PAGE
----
The world first took a positive attitude towards both Beyond and Impossible. Burger King and Qdoba sold Impossible. Whole Foods struggled to keep with demand for Beyond Meat. The world loved them. Then it didn't.
The discomfort grew around one promise in specific: the promise of health. Even companies that initially loved the products, such as Chipotle and Whole Foods, admitted that they had jumped the gun. After seeing the numbers, they called both products too processed.
So, while GMOs were safe to eat, according to Impossible, their star GMO, heme, wasn't.
In August of that year, a pressure group released full paged ads criticizing Beyond Meat for their products' chemicals. But this group wasn't vegan; it was actually a beef and pork support group. They attacked the amounts of chemicals compared to, guess what, bacon. You know something isn't right when bacon is a healthy alternative.
When asked about the general backlash, Impossible's founder and CEO, Pat Brown, simply called all those accusations bullshit. He told CNBC that "Our product is substantially better for the consumer than what it replaces."
But were they? Compared to a similar-sized burger patty, Beyond had almost the same numbers in fats, and the vegan option had no cholesterol. But, whereas the beef patty had 77 mg of sodium, Beyond had 390 mg. So, if you like salt and hypertension, you're going to love it.
And Impossible fans shouldn't be celebrating because it had 370 mg of sodium, compared with regular beef. Plus, Impossible had the controversial heme as well.
But we haven't spoken about an essential aspect, taste.
If you scour the web, you'll find that most reviews say that both burgers are suitable replacements for beef. Take CNET, for example, and their conservative conclusion that both are the best burger replacements options out there regarding taste and texture.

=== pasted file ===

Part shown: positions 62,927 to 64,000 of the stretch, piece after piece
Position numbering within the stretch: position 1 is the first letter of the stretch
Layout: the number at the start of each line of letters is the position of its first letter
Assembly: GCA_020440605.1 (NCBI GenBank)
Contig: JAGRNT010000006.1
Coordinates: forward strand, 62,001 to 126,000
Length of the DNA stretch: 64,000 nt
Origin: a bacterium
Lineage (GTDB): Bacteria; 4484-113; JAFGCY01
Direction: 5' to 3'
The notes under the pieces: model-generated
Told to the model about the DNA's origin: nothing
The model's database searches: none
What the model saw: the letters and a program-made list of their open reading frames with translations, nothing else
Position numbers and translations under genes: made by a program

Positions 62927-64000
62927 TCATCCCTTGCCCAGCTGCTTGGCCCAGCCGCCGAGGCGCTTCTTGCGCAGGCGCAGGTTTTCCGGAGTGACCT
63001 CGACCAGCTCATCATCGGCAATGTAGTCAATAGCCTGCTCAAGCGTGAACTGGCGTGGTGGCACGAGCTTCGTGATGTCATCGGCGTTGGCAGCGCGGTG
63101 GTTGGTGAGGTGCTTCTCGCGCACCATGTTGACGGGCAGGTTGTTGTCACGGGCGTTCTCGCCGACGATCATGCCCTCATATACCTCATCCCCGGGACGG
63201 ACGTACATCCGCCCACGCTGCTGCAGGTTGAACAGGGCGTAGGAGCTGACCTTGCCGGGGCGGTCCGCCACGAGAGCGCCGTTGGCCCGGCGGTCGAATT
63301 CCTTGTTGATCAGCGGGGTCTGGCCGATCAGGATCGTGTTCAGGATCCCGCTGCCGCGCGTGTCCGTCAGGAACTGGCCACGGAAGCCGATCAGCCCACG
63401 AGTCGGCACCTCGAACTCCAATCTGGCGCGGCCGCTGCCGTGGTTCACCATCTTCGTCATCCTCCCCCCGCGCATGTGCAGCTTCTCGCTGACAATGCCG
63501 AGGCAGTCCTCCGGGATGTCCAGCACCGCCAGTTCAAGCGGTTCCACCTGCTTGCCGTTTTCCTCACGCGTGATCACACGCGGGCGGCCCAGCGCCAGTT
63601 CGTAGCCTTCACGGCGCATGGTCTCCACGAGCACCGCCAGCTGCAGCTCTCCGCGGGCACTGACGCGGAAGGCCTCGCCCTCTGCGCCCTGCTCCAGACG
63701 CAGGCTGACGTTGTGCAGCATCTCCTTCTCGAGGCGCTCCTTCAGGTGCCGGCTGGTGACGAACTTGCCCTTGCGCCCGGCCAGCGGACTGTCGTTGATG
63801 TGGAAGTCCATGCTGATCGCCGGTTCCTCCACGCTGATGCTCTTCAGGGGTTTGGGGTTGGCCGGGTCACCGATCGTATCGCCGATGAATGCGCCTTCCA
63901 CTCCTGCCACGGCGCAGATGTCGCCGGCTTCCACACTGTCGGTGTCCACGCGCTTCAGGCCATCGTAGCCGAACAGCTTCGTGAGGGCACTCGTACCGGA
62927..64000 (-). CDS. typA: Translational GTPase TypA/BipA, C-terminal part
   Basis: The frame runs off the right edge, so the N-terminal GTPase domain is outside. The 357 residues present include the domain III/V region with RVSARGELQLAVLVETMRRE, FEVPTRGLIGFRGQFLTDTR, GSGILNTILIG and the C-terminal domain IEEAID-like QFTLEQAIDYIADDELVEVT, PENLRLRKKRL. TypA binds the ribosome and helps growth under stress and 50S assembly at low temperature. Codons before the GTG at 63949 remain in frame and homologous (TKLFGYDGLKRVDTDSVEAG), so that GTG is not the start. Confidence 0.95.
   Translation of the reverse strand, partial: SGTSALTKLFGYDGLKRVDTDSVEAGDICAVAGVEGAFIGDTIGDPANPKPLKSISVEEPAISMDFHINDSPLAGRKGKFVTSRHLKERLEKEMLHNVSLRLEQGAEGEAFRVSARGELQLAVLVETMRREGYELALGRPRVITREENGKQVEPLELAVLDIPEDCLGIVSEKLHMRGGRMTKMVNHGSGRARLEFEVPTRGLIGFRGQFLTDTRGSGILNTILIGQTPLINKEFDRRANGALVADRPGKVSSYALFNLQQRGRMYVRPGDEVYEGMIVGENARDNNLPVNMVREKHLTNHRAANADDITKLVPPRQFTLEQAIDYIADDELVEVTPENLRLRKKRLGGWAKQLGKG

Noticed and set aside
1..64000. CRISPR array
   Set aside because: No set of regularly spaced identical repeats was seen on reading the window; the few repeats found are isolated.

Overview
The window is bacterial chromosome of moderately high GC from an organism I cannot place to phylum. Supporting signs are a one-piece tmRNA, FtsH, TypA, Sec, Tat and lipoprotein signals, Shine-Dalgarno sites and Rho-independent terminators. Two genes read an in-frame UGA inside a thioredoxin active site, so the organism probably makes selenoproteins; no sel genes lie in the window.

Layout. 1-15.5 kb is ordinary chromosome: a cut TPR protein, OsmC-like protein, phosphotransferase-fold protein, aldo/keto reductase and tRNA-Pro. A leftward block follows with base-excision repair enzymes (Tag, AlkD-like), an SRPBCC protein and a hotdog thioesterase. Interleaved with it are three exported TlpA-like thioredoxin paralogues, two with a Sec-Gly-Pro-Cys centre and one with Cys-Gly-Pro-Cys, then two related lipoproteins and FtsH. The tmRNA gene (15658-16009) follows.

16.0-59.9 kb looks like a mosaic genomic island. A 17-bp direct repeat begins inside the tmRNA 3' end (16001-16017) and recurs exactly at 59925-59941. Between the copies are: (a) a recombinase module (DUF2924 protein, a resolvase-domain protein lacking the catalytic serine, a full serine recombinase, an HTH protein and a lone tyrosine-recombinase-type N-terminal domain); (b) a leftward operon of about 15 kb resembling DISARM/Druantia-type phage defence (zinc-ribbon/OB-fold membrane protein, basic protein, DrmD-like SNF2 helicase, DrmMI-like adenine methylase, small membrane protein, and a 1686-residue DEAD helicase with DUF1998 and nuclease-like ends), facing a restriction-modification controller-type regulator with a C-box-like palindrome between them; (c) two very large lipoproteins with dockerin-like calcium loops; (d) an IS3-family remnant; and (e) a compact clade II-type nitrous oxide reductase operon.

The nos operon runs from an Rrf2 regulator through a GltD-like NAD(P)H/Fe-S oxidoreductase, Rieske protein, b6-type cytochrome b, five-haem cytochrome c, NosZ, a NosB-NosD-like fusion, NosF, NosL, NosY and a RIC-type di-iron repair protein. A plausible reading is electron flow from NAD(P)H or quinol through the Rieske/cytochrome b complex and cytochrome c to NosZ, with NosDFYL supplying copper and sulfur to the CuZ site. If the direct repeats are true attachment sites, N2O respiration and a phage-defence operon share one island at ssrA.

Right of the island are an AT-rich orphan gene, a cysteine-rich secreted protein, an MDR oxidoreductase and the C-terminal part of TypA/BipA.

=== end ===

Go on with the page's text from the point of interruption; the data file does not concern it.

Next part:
The health-driven site Eat This, Not That concluded that: "All in all, taking a bite of either of these burgers will never leave you disappointed, whether that's in terms of taste, texture, or nutrition."
But, if you look deeper, you'll find some sites that emit a conclusion. For example, Thrillist said that Impossible tasted more like beef, to the point in which it could be mistaken for real meat. But it also rated Beyond with high praise.
The website Mashable agreed and concluded that Impossible was closer to the real thing while Beyond was just slightly different but still good.
It might be that they don't want to have a determining conclusion swayed to one or the other, or it might be that the world is divided between the two. If you're going to have something as close to meat as possible, then Impossible might be your choice. And if you want to get close, but with a twist, then Beyond could be your ideal choice.
Whatever your choice is, one thing is evident. Yes, these products use 75% less water than a beef patty. They take less farmland because animals don't need to graze, and yes, they are better for the environment than for us.
Hypertension aside, these companies are out there to change the way we eat. Our impact is more evident with every day that passes, and it's fair to assume that the future might be vegan after all.
Are these the burgers to take us there? We'll see.